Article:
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I would think you would be able to get permission by knocking on doors. Especially if you only want to shoot does. Pick a county and buy a plat book. Start knocking on doors (I would start as soon as the season ends asking for next year). It may take a lot of doors before you get a yes, but it will happen if you knock on enough doors.

Good luck.
 

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Find the older farm owners and offer help through the off season cutting firewood, painting, etc... Also offer them some of your harvest. I hunt alot in Saginaw county and have gained access to a few farms this way. If you put in the time and effort it is not that hard to gain access.
 

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it`s almost impossible to get permission around my area unless you can shell out big bucks. there are plenty of deer around and the farmers do complain about crop losses ( i think coon ruin more corn than deer ) but without a lease your just not going to hunt. antler worship has alot to do with it too. i`ve read that small game hunter #`s are down - around here it`s the same thing as deer hunting - you can`t get permission `cause " we don`t want the deer getting all stired up " - same with setting traps. sure alot different than 20yrs ago !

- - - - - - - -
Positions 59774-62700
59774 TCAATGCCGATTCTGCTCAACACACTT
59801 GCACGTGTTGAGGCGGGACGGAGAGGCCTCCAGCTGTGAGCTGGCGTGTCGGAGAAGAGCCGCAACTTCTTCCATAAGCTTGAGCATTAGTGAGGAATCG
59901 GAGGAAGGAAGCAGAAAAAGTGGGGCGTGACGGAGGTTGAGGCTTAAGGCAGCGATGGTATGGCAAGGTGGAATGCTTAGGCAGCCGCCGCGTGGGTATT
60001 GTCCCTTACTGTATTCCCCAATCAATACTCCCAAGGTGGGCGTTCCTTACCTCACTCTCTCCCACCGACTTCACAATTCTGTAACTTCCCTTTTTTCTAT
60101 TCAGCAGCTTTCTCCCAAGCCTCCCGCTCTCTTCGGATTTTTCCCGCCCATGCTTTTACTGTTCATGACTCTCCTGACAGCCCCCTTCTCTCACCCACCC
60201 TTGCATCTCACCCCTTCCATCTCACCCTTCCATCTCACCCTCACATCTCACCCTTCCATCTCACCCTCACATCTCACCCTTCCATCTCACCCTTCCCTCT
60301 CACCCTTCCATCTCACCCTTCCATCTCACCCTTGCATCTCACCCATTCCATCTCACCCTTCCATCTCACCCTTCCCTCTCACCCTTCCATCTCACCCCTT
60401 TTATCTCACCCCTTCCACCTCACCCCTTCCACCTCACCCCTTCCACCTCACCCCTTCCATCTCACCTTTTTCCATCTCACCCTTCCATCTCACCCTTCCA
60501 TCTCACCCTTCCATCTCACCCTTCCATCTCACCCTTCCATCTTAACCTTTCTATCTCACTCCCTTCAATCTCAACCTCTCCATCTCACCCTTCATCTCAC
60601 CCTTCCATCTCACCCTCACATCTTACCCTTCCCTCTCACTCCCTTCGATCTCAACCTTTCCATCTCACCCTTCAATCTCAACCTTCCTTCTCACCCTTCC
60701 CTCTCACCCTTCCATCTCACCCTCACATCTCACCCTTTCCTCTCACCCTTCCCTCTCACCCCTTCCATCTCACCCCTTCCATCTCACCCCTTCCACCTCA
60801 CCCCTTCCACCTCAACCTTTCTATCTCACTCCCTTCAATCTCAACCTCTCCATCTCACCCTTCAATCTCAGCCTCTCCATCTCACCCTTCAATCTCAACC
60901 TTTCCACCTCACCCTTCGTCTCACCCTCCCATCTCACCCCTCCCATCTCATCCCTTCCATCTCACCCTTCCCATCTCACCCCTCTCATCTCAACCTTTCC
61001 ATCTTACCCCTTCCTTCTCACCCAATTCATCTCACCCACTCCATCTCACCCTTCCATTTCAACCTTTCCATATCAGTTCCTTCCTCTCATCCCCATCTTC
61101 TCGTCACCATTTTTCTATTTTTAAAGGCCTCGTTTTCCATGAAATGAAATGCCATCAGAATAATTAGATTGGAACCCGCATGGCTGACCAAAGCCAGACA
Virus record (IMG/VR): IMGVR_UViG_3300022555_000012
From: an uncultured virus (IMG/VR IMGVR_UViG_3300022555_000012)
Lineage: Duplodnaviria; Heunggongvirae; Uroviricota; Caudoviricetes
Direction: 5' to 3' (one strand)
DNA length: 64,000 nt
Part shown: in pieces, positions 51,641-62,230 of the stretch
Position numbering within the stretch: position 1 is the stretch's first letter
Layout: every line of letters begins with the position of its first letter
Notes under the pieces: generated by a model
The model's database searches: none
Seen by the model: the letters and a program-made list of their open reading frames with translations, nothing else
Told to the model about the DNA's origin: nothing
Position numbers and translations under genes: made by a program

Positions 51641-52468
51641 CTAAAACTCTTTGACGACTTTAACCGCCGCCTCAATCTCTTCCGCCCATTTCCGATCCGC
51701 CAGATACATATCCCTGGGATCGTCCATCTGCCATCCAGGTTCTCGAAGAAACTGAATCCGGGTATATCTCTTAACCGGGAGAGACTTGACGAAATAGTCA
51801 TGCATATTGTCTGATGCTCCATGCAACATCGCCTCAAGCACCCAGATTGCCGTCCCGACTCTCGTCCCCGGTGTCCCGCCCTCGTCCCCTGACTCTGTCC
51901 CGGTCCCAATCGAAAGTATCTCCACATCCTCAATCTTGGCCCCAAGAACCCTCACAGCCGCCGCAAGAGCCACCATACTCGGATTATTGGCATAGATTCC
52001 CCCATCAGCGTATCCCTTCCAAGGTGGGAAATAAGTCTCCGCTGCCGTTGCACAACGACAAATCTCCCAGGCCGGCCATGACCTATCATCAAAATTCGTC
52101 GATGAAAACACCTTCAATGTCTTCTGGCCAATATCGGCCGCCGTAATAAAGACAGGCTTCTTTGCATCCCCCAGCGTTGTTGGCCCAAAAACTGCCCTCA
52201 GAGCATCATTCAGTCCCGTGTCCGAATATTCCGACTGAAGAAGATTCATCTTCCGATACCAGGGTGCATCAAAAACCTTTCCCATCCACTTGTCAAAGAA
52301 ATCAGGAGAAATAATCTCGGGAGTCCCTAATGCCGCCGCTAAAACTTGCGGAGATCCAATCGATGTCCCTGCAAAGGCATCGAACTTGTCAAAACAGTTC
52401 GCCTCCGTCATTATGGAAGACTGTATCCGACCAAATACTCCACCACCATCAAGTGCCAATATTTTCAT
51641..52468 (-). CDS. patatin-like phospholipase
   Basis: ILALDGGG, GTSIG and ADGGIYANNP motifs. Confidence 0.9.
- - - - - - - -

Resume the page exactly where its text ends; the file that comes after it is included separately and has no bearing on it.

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The only way I've been able to hunt is through knowing people, and mentioning in passing that I'm looking for places to hunt. Land leasing specifically for hunting really has ruined the sport :rolleyes: Play boys come in offering big money to farmers to exclusively hunt the area, and as soon as one land owner cashes in, he makes a few quick calls and sure enough all the owners in that area start asking for cash if you're going to hunt their land. There is no such thing as benefiting each other anymore (you take deer for meat, and in the process help remove unwanted deer from their property).
 

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Doe permits have taken quite a toll. The same factor that decimated northern MI. hunting
I hate to break this to you but I live and hunt down state and but spend some time hunting up in Atlanta. I've seen more deer up north than down here this year. It's not like we have deer behind every tree. Heck, I comute about 30 miles to work and drive past some of the most prime farm land in the state for most of those 30 miles. In the years past always had deer in the feilds and it was normal to count 50+ on my comute, each way. This year I'n not seeing anying and I'm lucky to see 1 a week.

Getting permission down state takes a lot of work and trust... or money.
I live on the border of Monroe and Lenawee counties and you are correct, it used to be nothing to see deer all the time in the fields, now your lucky to see one once in a week. Now before any bashing starts about QDM I am for it, but if you take too many breeders ( does ) then the herd size will be too small as it is around here. I live on a dirt road surrounded by ag. and woodlots and the deer seem to be gone. At least Monroe co. doesnt have a late doe season this year, which imo is good.